I was browsing the Guardian newspaper’s recruitment ads this week when I saw this ad for a job as a Torturer. It caught me off guard — as it was meant to — and I felt a few seconds of profound shock and dismay. The Guardian, or indeed any reputable paper, was the last place one would expect to see such a repulsive announcement, and yet there it was.
“The government of a Middle Eastern state is recruiting a senior torturer to work in a well-equipped prison. Our ideal candidate would be prepared to inflict extreme pain and suffering.”
As the copy continues, it gets worse: penetrating injuries, blunt trauma, electric shocks, exposure to bodily fluids. The language is calm, descriptive, exactly like any other recruitment ad: “Candidates will be expected to inspire a small but enthusiastic team . . .”
Then, just over half way, it becomes clear that this is a message from a UK-based organization, Freedom from Torture, which cares for survivors from around the world. I know this remarkable charity well. I’m a supporter. Until last year, it was called the Medical Foundation for the Care of Victims of Torture. On the opposite page, I notice a similarly styled ad: “Abuser. Excellent package/benefits, flexible location.”
Advertising Torture campaign by Ogilvy & Mather for Freedom from Torture
The three ads in Freedom from Torture’s new awareness and fundraising campaign deliver perfectly calculated moments of cognitive dissonance. By normalizing the idea of torture as an everyday line of work, a sought-after job (“there’s no shortage of candidates”), and simply listing what the position requires in eminently ordinary business language, they provide a sickening reminder of the reality of torture in many parts of the world. And the ads aren’t shy of naming some abuse-prone territories: the Middle East, Central Africa, and South Asia. The blandly upbeat names and logos — Acorn Industries, Ambassadors of Diversity — are a sardonic touch.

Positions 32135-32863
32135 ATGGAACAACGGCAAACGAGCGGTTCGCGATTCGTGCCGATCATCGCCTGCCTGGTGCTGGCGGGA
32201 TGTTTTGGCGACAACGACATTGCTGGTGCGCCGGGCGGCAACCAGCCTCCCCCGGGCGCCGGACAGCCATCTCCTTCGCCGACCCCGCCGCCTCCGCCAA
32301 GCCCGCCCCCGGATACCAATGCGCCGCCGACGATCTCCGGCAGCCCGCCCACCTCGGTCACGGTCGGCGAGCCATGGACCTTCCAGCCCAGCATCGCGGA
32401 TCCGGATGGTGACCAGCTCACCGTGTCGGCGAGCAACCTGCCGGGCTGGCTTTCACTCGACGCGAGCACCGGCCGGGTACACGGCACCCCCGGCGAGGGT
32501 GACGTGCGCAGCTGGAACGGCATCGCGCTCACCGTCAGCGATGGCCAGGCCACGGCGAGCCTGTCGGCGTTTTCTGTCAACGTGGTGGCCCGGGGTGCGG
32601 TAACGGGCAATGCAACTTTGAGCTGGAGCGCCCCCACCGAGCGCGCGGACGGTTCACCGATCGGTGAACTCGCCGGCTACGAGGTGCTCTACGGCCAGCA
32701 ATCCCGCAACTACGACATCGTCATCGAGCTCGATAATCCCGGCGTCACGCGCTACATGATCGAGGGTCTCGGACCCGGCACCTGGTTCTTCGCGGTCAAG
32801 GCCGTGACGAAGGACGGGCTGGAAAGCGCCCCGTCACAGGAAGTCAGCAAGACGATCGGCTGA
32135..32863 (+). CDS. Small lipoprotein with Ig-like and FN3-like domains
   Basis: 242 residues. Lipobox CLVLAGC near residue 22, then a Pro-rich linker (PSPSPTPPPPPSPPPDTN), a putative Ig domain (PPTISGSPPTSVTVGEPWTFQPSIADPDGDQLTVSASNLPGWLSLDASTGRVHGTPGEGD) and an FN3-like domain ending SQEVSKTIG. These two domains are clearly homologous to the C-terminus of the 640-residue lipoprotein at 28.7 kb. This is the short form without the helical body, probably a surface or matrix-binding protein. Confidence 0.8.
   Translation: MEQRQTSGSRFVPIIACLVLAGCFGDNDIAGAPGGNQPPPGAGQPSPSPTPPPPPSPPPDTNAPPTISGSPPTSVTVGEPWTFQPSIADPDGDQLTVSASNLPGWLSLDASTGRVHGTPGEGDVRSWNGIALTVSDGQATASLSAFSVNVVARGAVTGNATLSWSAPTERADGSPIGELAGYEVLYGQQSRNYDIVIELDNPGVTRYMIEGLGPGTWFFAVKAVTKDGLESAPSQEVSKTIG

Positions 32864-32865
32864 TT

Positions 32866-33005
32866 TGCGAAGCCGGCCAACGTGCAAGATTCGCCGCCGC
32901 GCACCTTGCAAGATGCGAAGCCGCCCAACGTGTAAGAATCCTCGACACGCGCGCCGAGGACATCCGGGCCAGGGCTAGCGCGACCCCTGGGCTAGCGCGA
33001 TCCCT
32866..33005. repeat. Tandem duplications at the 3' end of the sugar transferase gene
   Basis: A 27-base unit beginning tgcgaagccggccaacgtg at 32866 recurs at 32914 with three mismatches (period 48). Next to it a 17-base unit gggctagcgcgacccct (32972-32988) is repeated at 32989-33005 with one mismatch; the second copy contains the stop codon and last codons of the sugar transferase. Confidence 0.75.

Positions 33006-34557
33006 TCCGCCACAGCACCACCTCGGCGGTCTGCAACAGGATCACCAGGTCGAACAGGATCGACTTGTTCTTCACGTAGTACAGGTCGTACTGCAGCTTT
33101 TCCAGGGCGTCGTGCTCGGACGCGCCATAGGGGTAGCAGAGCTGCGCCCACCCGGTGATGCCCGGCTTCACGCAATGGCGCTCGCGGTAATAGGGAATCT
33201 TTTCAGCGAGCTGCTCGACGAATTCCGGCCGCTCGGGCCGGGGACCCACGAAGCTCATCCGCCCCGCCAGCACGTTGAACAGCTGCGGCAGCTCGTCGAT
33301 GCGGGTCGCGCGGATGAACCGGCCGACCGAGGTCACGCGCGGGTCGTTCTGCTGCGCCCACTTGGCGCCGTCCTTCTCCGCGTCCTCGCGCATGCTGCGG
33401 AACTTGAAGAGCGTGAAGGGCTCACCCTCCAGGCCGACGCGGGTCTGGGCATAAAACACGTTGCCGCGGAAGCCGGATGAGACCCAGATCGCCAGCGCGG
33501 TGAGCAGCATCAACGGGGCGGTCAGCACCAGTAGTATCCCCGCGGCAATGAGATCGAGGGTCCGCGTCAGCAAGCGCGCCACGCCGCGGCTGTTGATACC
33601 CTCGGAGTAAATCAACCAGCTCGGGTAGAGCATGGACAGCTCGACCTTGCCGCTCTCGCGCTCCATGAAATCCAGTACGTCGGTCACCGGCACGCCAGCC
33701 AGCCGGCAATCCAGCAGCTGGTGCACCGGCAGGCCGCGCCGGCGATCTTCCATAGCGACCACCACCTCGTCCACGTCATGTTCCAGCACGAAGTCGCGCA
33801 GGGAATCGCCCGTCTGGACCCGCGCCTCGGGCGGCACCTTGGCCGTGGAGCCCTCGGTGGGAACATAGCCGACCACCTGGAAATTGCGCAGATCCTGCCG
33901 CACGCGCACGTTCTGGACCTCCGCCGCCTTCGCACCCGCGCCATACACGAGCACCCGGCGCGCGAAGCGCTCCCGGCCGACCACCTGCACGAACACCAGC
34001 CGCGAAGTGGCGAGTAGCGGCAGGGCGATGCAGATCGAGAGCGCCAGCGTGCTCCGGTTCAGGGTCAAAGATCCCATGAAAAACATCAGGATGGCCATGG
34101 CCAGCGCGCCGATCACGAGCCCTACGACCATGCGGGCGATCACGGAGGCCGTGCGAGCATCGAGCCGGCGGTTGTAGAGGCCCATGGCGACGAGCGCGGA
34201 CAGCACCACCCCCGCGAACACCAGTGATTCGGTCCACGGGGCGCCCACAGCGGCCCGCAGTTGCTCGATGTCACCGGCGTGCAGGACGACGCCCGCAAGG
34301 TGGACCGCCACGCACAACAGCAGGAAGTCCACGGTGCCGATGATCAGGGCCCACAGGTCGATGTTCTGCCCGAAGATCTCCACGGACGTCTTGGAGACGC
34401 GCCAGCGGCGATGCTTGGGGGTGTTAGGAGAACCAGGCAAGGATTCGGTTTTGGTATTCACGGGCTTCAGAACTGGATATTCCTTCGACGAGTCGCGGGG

Freedom from Torture’s campaign was developed in collaboration with staff from the Ogilvy & Mather advertising agency, who gave their services pro bono, out of commitment to the charity’s work. Mimicking recruitment ads is an audacious and impressively risky strategy. Instead of aiming as widely as possible, the campaign limits itself to a much narrower group of potential respondents. (The ads have also appeared in the UK’s Independent newspaper.) As a means of gaining attention, though, and compelling browsers to read, the ads are far more effective than the routine, all-too-ignorable device of distributing charity leaflets in magazines. Readers who feel inspired to support Freedom from Torture can visit the site and make a donation.
The ads are a sophisticated form of détournement that works by subverting an existing channel of communication. There must be plenty of other platforms that could be infiltrated in similarly imaginative ways and used to capture attention for positive purposes.